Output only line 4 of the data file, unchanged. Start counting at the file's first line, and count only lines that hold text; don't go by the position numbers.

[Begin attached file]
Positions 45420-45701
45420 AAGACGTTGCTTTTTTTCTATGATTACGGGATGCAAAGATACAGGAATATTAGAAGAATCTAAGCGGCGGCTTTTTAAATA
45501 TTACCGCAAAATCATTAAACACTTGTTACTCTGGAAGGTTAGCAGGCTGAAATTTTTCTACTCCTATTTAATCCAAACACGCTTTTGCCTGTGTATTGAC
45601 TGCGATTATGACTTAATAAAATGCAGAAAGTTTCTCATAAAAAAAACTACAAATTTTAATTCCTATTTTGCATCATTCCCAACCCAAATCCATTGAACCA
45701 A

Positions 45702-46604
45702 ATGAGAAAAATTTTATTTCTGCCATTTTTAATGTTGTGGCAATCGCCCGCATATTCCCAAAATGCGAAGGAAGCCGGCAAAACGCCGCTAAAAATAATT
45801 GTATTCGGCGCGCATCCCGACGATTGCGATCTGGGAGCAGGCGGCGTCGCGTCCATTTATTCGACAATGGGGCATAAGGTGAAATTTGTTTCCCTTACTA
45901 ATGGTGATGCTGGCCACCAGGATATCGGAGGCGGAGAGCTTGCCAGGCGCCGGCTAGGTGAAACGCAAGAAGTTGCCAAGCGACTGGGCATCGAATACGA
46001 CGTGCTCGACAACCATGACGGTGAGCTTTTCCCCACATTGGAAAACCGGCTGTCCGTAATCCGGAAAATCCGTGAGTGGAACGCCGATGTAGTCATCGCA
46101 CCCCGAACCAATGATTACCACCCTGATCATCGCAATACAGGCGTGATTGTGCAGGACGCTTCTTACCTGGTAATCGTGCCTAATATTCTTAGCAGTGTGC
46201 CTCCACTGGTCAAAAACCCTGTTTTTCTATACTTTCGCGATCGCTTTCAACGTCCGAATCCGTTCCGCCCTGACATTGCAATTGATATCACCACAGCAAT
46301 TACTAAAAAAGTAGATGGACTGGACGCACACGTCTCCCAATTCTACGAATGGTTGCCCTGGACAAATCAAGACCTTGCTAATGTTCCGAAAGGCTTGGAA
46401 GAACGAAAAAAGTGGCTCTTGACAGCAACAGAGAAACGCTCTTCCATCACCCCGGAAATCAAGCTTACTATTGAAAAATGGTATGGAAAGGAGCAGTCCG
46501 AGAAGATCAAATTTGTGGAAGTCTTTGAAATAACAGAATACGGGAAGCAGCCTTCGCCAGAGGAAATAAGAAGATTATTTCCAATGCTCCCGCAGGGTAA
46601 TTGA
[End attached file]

45601 TGCGATTATGACTTAATAAAATGCAGAAAGTTTCTCATAAAAAAAACTACAAATTTTAATTCCTATTTTGCATCATTCCCAACCCAAATCCATTGAACCA